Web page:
By Hilary White

OTTAWA/TORONTO, September 14, 2006 ( – The decision of St. Elizabeth’s hospital in Humboldt, Saskatchewan to permanently cancel tubal ligation sterilizations has generated a furor in the local media and within the medical community. Dr. Daniel Kirchgesner, a Humboldt family physician, made the claim on local radio that sterilization is an “inherent right for women.”

Catholic ethicists and health care providers, however, are responding to what they consider unfounded and overblown rhetoric that fails to take into account the actual reasons for the Church’s ethics teachings.

Apart from its contraceptive aspect, Toronto’s Dr. John Shea, who is Catholic and a medical advisor to Canada’s national pro-life lobby, Campaign Life Coalition, said there is no medical justification for tubal ligation. On the contrary, he said, as a surgical procedure, ligation itself can be a medical danger. Some authorities say the risk of an ectopic pregnancy is 20 times greater after tubal ligation.Â

“There’s no disease for which ligation would be a treatment,” Shea told “Far from being an innocuous procedure, in fact, tubal ligation can involve dangerous complications such as infections, hemorrhage and damage to the bowel, bladder or uterus.”

Shea said that talk of “rights” was overblown rhetoric meant to instill ideological, rather than medical opinion. “The modern world thinks you have a right to suicide, to abortion, so it’s not a stretch to think that some would think this a right too.”

“The people who talk that way about ‘women’s rights’, regard pregnancy as a disease to be prevented,” Shea said, “but even so, ligation cannot be considered an immediate necessity in which an hour’s drive to another hospital might be a health threat.”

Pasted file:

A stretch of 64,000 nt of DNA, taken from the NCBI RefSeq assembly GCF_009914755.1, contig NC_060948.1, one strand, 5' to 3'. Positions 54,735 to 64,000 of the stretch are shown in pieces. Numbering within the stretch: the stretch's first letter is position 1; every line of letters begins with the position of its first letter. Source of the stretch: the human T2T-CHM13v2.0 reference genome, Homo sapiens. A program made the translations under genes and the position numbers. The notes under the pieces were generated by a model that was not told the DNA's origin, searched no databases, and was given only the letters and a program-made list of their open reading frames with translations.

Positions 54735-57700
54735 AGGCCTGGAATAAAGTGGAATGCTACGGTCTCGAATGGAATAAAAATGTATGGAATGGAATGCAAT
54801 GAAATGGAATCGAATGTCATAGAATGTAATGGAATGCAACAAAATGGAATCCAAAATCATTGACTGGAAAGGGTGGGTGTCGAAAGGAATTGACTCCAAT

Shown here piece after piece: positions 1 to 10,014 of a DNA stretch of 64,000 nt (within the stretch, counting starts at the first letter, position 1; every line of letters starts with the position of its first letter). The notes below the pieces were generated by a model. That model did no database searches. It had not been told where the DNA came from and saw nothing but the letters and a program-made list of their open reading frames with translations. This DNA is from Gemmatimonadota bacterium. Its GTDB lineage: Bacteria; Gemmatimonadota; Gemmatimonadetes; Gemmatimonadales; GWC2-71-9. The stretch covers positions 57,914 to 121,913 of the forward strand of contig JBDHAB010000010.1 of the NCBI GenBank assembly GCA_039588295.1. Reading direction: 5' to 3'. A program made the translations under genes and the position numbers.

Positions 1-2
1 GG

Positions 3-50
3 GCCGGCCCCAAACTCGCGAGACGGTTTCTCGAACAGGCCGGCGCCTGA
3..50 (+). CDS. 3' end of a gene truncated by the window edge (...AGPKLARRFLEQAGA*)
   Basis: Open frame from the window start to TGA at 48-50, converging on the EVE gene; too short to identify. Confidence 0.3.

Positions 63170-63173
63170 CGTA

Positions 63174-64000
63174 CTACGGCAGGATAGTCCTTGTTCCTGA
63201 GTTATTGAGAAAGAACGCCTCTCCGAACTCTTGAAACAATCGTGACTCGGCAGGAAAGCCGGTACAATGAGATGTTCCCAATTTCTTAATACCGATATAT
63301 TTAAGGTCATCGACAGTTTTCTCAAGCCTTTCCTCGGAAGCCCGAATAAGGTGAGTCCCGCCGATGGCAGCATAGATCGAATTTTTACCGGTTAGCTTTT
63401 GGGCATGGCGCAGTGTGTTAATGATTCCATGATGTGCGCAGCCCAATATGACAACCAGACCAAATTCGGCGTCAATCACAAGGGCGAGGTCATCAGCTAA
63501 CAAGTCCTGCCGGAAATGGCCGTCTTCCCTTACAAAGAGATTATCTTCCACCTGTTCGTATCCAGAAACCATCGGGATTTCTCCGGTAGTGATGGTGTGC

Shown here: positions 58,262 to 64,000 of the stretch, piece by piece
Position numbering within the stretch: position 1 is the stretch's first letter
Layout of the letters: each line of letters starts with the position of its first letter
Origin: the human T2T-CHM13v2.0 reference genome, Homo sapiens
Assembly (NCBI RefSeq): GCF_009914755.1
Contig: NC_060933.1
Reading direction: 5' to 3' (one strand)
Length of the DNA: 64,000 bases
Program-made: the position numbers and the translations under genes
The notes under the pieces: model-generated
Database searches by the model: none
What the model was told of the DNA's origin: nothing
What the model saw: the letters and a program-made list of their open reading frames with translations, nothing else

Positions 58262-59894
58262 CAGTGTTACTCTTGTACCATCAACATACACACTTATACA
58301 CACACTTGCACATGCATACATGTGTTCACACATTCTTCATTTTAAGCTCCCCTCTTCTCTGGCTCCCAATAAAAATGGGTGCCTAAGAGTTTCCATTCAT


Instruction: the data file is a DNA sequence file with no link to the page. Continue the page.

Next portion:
James Roche, the Vice-President of Advocacy and Public Policy for the Catholic Health Association of Canada, told he concurs, saying that there is no reputable line of thought that asserts there is such a thing as a “right” to sterilization.

Michelle Boulva, spokesman for the Catholic Organization for Life and Family, explained that Catholic teaching on sterilization is meant to safeguard the integrity of the family.

Sterilization and contraception, Boulva said, “undermine the nature and purpose of marriage and sexuality. It goes against the dignity of sexual relations as intended by our Creator.”
“They prevent the total gift of self because it excludes from it their potential for fertility. That’s the real reason for the Church’s prohibition. It has nothing to do with women’s rights, it’s to do with love.”

Speaking to from Ottawa, Boulva said that sterilization, because of its popularity as “safe” and permanent, can be cited as one reason for Canada’s disastrously declining birth rate. “We know that it is more and more promoted around the world as a method of ‘family planning,’ which just means controlling births.”

Given the recent case of Marc Hall – in which the Ontario courts forced the Durham Catholic School Board to allow a homosexual student to take his male partner to the prom – Catholic health care advocates are worried there is a danger that official public tolerance for Catholic moral conscience is shakey at best.

The CHAC’s Roche, told that his organization had some concerns that the St. Elizabeth’s case could lead to an untenable conflict between Catholic hospitals and health care providers and government.

“There have been cases in the US,” he said, “where the conflict over secular ideas have clashed with Catholic health ethics and the hospitals have lost their status as hospitals.”

Boulva said that COLF commends St. Elizabeth’s for making the decision. “One thing is sure, that as a doctor, you have a right in conscience to refrain from doing an act which he thinks is wrong.” Boulva said she could think of no reason why that principle should not apply to Catholic health institutions.

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